This entry is a complement to Painting like writing in which I compared the method of Chinese literati painting with the construction principles of a script. Here I compare the music of J. S. Bach with a script (defined as a system of stroke–shapes). Continue reading →
The inscription on the Pantheon in Rome displays formal capitals around the first century. Words in ancient Rome are often abbreviated and not separated by a space.
The word as we know it today, was not born yet. Continue reading →
David R. Olson is University Professor Emeritus of cognitive sciences at the Ontario Institute for Studies in Education (University of Toronto). His book The World on Paper is an essential read for anyone interested in literacy. Continue reading →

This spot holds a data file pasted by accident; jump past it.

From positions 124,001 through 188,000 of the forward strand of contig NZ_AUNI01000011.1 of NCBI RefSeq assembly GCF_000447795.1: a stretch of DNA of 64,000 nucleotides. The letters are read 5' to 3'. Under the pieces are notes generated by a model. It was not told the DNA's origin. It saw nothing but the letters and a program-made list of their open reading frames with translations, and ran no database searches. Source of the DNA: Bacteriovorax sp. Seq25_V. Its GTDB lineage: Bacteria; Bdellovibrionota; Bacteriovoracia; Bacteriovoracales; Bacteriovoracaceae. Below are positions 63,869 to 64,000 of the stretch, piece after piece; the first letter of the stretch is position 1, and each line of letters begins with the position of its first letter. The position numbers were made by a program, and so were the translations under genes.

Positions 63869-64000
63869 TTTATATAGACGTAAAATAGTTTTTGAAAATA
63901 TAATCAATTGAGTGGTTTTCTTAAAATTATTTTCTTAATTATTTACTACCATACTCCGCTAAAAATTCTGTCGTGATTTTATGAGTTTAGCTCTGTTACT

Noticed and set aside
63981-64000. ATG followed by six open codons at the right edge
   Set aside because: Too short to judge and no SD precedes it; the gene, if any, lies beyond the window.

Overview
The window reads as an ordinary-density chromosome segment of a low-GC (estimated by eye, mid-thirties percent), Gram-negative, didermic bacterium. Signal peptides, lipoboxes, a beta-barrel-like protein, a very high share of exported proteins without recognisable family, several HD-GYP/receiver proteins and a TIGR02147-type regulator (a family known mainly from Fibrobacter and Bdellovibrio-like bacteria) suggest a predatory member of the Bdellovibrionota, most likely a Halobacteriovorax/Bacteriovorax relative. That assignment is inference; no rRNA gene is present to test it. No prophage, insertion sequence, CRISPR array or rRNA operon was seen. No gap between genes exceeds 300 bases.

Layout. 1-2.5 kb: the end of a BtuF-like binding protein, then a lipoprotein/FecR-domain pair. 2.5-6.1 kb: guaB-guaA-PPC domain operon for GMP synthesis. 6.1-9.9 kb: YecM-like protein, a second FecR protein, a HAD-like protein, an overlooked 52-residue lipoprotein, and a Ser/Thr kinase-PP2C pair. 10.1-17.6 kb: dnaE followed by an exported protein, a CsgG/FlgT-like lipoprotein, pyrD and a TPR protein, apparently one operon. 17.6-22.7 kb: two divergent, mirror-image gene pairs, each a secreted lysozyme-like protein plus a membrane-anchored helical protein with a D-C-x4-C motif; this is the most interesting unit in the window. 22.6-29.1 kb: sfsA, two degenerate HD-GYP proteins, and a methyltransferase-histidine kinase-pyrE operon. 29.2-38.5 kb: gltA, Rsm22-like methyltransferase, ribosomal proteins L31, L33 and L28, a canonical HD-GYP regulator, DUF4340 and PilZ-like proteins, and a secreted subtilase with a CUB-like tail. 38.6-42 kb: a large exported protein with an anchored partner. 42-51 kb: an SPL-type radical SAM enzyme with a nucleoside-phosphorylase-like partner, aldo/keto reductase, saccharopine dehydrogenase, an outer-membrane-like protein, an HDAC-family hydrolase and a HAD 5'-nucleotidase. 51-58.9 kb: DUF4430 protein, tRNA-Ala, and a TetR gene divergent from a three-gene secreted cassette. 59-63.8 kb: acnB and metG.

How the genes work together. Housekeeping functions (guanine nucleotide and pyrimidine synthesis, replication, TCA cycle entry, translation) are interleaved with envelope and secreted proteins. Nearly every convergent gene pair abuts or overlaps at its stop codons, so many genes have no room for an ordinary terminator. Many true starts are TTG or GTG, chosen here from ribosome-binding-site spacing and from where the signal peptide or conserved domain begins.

Letters not only make visual sense. Letters make handwriting sense. Visual sense is a consequence, an effect of the rational, logical and systematic use of tools, materials and methods. The particulars, though, are embodied and can’t be explained with words, they need to be experienced. Continue reading →
Bernardino Cataneo was a writing master at the University of Siena around 1544-1560. The only known surviving exemplars of his writing are the pages in this copybook, dated 4 February 1545. Continue reading →
Lately I’ve been trying to present some of the ideas expressed in this blog in graphics. This is one example that shows how the different senses influence each other. It shows the potential of writing Regular script and how writing the same script that we read will help us to read better. Continue reading →